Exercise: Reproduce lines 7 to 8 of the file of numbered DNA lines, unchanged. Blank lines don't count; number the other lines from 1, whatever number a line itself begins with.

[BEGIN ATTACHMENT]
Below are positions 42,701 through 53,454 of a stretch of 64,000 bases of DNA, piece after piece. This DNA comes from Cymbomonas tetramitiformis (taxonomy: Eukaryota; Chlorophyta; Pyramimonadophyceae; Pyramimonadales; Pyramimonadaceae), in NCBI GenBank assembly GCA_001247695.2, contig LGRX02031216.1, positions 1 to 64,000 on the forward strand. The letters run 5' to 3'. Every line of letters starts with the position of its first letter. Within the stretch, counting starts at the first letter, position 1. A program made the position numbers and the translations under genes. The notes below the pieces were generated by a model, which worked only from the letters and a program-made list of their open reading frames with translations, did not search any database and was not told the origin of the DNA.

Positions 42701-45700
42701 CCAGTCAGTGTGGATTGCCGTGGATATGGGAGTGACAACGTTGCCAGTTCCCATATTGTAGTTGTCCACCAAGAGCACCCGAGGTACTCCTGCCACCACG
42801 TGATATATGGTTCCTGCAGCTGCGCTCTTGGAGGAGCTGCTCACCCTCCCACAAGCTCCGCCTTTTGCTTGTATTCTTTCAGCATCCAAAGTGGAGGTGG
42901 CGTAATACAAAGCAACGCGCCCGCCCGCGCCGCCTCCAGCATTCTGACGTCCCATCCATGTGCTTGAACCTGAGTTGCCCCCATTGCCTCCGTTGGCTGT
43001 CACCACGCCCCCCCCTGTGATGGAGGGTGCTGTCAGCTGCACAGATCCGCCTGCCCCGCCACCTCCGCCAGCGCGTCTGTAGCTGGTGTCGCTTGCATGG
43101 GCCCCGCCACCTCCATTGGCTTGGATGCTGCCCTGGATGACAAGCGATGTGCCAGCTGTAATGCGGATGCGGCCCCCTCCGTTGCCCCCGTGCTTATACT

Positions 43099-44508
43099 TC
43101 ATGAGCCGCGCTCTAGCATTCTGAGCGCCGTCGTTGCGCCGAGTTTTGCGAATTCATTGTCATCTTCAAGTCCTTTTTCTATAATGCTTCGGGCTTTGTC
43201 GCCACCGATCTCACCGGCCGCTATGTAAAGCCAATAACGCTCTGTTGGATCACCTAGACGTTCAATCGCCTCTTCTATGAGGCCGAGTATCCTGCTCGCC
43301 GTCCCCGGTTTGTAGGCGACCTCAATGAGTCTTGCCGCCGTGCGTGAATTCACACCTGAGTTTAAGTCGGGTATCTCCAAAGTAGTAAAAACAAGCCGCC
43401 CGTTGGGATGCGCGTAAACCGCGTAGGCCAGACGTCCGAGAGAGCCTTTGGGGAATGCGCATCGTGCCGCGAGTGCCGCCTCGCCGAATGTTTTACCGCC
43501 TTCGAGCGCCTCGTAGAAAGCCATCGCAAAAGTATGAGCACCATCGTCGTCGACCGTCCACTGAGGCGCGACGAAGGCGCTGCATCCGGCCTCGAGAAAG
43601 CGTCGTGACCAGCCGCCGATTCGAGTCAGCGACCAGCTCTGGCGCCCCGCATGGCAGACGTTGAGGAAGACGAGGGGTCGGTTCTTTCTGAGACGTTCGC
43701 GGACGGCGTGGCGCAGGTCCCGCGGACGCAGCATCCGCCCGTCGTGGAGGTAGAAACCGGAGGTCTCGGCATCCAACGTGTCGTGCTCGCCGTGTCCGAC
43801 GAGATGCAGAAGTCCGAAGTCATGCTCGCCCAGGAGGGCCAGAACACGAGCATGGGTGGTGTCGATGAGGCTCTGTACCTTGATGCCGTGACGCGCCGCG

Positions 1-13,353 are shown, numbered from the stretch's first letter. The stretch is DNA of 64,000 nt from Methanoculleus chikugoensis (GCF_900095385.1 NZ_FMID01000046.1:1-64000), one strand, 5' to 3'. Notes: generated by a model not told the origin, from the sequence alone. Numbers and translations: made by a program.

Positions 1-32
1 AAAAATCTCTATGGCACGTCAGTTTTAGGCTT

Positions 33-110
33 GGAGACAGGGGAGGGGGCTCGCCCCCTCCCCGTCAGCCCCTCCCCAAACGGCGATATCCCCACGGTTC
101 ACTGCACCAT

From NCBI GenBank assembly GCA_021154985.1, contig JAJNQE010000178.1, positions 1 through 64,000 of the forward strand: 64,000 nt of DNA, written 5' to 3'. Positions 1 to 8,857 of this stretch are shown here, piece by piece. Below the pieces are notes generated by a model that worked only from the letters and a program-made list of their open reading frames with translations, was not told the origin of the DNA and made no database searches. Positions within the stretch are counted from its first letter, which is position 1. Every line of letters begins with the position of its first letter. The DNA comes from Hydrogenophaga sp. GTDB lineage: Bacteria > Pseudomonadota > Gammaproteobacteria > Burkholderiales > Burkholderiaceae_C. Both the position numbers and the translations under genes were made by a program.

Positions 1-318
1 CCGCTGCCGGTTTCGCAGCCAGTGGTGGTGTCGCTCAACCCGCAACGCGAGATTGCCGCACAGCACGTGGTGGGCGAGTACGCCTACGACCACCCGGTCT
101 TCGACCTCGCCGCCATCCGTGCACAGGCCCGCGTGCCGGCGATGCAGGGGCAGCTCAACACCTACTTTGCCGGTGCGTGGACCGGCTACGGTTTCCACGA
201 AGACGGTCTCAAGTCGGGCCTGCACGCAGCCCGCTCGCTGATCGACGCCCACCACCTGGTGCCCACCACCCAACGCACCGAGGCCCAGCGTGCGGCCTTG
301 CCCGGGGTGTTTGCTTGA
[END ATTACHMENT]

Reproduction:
43101 GCCCCGCCACCTCCATTGGCTTGGATGCTGCCCTGGATGACAAGCGATGTGCCAGCTGTAATGCGGATGCGGCCCCCTCCGTTGCCCCCGTGCTTATACT

Positions 43099-44508